PHP-Powered Alfred 4 Workflows

Did you know you can use your PHP skills to build a powerful Alfred Workflow? Creating custom workflows can allow you to fully utilize the power of Alfred to save time and automate tasks. It's also a lot of fun to share workflows with others.

Never heard of Alfred? It's basically Spotlight search on the Mac, but supercharged, customizable, and extensible. Learn more at alfredapp.com.

In this post, we'll build a workflow to select a Tighten blog post from a pre-defined list and open it in the browser. It's a simple task, but it's a good first step to grasping the basics of writing a workflow.

Create a new workflow

First, open the Alfred Preferences screen and click on the "Workflows" tab. Then click on the the small "+" icon near the bottom of the workflow list panel. Select "Blank Workflow".

screenshot of the create new workflow context menu

For this blog post, I'm making a workflow that searches the Tighten blog. When filling out this form, you can skip the Bundle Id if you won't be sharing this workflow.

screenshot of the new workflow metadata modal

Add a script filter

A script filter is one of the more powerful workflows that Alfred has as it allows a lot of customization via a script. It will display a list of selectable items and when an item is selected, it will pass an argument along to the next step in the workflow. Think of it like a bash pipe in the command line. The result of the first command is passed along to the second.

Right click in the open pane and select Inputs -> Script Filter.

screenshot of workflow context menu selecting Inputs, Script Filter

Configure the script filter

Provide a keyword that you would like to use to tell Alfred that you want to run this particular workflow. In this case, I'm going with tgtn since we'll be selecting a Tighten blog post. Keep "with space" selected and make the argument required. For this example, the argument isn't important since we're going to hard code items to select. However, depending on how you want your workflow to start, you can make the arguments optional and the script will kick off before any argument is entered.

add script filter information

For the Language option, select /usr/bin/php. This is the code that I have already pasted into the Script input.

<?php

$fakeResults = [
    "items" => [
        [
            "title" => "Developing Blocker-Friendly Websites",
            "subtitle" => "Sara Bine",
            "arg" => "developing-blocker-friendly-websites",
        ],
        [
            "title" => "Adding Commits to Someone Else's Pull Request",
            "subtitle" => "Jake Bathman",
            "arg" => "adding-commits-to-a-pull-request",
        ]
    ]
];

echo json_encode($fakeResults);

?>

The script filter needs to receive a JSON object with an 'items' key where items is an array of item objects. Our items only contain the very basics, a title, a subtitle, and an arg. You can see the full documentation on the structure of the item object here.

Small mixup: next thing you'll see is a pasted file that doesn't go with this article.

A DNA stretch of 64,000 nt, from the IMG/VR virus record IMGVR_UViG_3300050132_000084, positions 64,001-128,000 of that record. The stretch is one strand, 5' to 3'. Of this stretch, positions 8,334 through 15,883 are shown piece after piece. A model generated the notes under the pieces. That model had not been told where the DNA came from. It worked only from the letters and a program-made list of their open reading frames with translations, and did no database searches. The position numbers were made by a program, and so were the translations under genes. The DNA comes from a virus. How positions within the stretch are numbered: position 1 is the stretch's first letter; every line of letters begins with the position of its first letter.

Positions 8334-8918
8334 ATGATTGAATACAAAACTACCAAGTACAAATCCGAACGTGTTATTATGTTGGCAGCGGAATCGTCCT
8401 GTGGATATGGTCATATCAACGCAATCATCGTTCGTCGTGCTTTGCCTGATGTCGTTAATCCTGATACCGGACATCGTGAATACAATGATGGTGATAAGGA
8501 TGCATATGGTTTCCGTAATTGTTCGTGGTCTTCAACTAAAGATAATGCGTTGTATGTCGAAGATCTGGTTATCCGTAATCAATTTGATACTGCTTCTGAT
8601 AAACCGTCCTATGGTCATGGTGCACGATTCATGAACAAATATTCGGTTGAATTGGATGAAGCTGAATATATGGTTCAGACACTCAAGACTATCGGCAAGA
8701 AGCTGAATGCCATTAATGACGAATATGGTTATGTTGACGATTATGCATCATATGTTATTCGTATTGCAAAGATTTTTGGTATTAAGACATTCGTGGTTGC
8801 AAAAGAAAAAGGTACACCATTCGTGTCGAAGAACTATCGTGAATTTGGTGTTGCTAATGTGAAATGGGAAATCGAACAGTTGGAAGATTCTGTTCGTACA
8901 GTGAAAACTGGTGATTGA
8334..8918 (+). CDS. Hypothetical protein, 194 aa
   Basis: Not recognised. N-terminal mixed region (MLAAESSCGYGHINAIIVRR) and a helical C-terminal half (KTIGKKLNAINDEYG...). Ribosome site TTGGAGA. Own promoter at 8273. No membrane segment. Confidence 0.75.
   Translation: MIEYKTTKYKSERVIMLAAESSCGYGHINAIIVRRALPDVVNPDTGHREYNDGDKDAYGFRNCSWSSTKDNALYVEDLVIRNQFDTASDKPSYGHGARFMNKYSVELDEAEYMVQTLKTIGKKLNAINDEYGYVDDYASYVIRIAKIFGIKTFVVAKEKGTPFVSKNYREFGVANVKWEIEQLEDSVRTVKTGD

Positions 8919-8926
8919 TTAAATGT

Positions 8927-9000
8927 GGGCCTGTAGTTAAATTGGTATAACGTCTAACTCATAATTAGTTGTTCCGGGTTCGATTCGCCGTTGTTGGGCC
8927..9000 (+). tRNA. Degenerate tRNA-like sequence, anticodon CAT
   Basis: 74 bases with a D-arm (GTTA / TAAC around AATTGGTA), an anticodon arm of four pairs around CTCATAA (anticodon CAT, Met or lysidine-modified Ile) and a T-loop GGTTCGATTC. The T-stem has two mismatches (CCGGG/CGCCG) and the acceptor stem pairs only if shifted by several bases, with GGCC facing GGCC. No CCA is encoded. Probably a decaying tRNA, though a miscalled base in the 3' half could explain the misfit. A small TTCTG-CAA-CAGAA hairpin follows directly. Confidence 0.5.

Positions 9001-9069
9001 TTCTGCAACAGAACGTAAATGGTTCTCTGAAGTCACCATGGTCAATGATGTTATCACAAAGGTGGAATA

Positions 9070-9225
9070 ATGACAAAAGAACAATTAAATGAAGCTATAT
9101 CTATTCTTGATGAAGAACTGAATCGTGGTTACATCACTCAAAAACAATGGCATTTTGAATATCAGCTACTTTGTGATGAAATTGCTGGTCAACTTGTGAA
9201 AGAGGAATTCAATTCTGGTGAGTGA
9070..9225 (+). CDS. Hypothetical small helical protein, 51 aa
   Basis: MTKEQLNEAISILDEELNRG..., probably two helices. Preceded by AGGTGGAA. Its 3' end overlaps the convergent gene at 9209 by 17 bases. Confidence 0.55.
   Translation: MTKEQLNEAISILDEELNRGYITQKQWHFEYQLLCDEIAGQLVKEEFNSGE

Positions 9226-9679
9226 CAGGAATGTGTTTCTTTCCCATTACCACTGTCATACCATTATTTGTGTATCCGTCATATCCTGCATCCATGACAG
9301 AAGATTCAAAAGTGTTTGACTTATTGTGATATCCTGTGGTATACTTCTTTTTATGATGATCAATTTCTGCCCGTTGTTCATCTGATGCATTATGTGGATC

Do Not Return, Just Echo

The PHP script will pass the results to the script filter via stdout, so we only need to echo the results, and not return them. Here is the result of running the script with any argument that is entered.

alfred script filter results

The title and subtitle are displayed in the Alfred UI, but the arg is not shown. When an item is selected, the arg value of that item will get passed along to the next step in the Alfred workflow. We don't have a next step configured right now, so let's do that.

Add an Action to the Workflow

In the workflow pane, you will see the Script Filter, which has a small node on the right of it. You can click and drag the node to create the next step in the workflow. You will be provided with a list of options. Select Actions -> Open Url.

create an open url action

We just created a chain in the workflow that will pass the output of the first step to the input of the next step. This is where the power behind Alfred shines. Creatively chaining steps together can produce really useful tools.

In the action settings, set the URL to https://tighten.co/blog/{query}. In the Alfred action settings, "{query}" is the result of the previous workflow step, which in our case is the selected blog post slug.

create an open url action

Test the Workflow

If we test the workflow and select one of the items, it will open our browser to the blog post's URL:

blog post url opened in browser

Debug Your Workflow

Alfred has a built-in debugger that gives feedback to help you find issues with your workflows. You can read about how to use the debugger in the Alfred Documentation.

Get Creative

There is much untapped potential in this example because we are hard coding the "fake results" in the php script. But what are they fake results of? Maybe they're results of an API call, or a call to a local database. As long as we transform the resulting data into Alfred items, then we can utilize the script filter to power our custom workflows. The workflow doesn't have to stop at opening a browser either. Alfred offers many actions, utilities, and outputs that we can use to get creative.

If you come up with an Alfred Workflow you'd like to share, hit me up on Twitter @JoseCanHelp.